Oh man. I fell off the blogging train. My bad. It’s a bummer I had to miss out all the deliciously tempting conversations about the elections. I know you really missed out on One More Opinion.
Oh well… I’m back!
So this last week was Thanksgiving and I am trying to limit my desire to cook for a family of 20 when my current family is 4, including myself. I come from a line of cooks who don’t stop until the pot is full, and therein is my downfall.
I make enough soup for an army and we could survive for at least 10 days on the leftovers. We are on day 6 and still have 2 pots of turkey vegetable soup. SOUUUUP for days!
I can’t drive by a grocery store (especially one of those unique ones with the stuff you can only get there!) without feeling the pull to stop in and browse the sales.
If only I felt that way about exercising.
This season is SO easy to get sucked into marketing. We want, need, all the things. All the stuff. All the sales. The deals. The every single thing the marketing team has made so enticing and imperative to my daily life.
What is actually required for daily life? Food. Water. Shelter. I hear my mother’s voice chanting that mantra in response to my childish whinings for more stuff. My inner child still whines even though I have more than enough food, I have an amazing “shelter,” and clean water on tap.
I have what I need, so why do I believe I need more?
Enter Advent. (By the way, non-denominational Christians like me- did you know Advent is the start of the Christian new year? It is. And it’s kinda awesome, so look it up! You are welcome for this unsolicited suggestion.)(Also by the way, I don’t know if Advent should be capitalized or not, I’m just doing it to emphasize the importance of it in my life. So, sorry if it’s not.)
I didn’t know it as anything other than some sort of fringe holiday term until recently. In the last few years I have learned who I am more than ever before. Having kids really brought me to the edge of myself and forced me into an uncomfortable place of examination and reflection. Do I lose myself to my kid’s needs and wants, ignoring my own self in the process? Do I lose myself to pursuing whatever makes me comfortable after a long trying day? (wine, food, a good sale, etc?) For some reason the holiday season adds to the stress and even free time is easily dissolved in holiday parties, school performances, and elaborate meals. I get sucked in without a fight.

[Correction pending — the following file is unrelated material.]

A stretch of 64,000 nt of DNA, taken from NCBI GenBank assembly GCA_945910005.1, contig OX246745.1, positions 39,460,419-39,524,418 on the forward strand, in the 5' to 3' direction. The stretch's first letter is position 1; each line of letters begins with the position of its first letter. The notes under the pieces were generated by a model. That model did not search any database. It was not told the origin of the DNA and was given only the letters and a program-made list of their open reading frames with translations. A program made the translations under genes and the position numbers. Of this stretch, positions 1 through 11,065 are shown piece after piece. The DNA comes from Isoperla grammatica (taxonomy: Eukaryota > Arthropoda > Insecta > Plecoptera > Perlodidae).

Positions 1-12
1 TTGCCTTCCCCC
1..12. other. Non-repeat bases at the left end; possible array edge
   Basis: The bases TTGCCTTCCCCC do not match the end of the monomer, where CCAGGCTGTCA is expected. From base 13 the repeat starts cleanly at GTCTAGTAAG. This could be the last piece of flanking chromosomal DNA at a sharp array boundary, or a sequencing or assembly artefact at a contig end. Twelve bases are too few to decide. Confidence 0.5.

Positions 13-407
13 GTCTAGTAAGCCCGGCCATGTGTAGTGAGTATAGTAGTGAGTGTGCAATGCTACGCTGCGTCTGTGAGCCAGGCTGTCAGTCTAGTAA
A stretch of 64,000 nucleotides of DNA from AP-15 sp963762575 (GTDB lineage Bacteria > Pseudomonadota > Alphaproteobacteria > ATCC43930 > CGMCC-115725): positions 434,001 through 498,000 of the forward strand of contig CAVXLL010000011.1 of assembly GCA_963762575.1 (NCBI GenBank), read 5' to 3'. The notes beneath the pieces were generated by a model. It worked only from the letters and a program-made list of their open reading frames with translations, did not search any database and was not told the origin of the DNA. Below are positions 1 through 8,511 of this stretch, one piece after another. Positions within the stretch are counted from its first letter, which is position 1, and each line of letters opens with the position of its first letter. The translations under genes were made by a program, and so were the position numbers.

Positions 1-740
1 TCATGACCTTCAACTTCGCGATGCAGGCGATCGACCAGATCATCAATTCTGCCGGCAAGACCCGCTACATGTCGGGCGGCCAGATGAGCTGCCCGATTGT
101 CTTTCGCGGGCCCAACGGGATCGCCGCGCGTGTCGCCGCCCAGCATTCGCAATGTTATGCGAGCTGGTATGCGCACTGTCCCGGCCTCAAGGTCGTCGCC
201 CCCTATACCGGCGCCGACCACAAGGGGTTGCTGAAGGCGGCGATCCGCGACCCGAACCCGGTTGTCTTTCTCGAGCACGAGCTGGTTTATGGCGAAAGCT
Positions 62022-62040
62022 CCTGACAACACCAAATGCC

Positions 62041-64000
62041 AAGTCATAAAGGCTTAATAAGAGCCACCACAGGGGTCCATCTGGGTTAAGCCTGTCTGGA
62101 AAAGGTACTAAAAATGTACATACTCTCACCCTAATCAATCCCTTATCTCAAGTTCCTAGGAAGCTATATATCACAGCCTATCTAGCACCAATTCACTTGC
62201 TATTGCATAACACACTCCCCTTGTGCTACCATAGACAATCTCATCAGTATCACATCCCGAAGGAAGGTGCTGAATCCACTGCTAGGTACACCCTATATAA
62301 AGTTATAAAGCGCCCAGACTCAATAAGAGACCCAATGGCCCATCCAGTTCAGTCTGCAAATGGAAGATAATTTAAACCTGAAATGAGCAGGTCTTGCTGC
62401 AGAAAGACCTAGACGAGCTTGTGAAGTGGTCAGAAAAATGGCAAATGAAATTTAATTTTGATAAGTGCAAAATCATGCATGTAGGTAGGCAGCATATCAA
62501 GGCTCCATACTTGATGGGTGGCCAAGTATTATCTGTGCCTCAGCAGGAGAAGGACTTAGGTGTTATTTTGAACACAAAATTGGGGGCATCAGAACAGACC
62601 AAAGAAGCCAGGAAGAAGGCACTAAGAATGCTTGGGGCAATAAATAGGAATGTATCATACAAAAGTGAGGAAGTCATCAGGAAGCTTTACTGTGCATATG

Not this year, not anymore.
In the 46th Psalm David speaks for God, saying Be still and know that I am God. Celebrating Advent helps me do this. It is me fighting against the marketing and saying I only need One Thing. The Stillness that leads to knowing God, the anticipation of God in this life, the recognition and anticipation of Immanuel, God-with-us, Jesus.
I readily confess I have barely scratched the surface, but I wholeheartedly embrace joining believers around the globe in the preparation of my heart for the wonder and awe of the Christmas story about the God who comes to earth in the form of a human child.
As I learn I keep it simple. For me, for my family, for the kids, (3 & 1 years old). At least this year, this is how we are celebrating Advent.
I got a simple advent candleholder and placed 4 candles for the 4 weeks leading up to Christmas, with a larger pillar candle in the middle. This is the plan: Each of the 4 candles stand for the week’s theme, each a virtue Jesus gives us.
Week 1: Hope.
Week 2: Love
Week 3: Joy
Week 4: Peace.
Before dinner each night we pause in our day to light the previous week’s candle and the current week’s candle, and talk about the current virtue. The plan is to go through the weeks and light all candles including the middle one to celebrate the Light of the world on Christmas day.
We are still in week 1, and since my kids are really young we focus on the phrase “Jesus is our Hope” and what that might mean. My super-spiritual 3 year old said “I hope Jesus tells you to give me ice cream after dinner.” We had sherbet in the freezer, what could I do but giver her some? Ha! That should really solidify the lesson!
My hope (ha HA! Hope all around!) is that these themes will take their place in my heart and my children’s hearts as integral to the season of Christmas, and that we will be grounded by daily pausing to prepare our hearts for the day of celebration on the 25th when the weary world can rejoice because we truly are celebrating the dawn of a new and glorious morning.
Would love to hear how any readers celebrate Advent!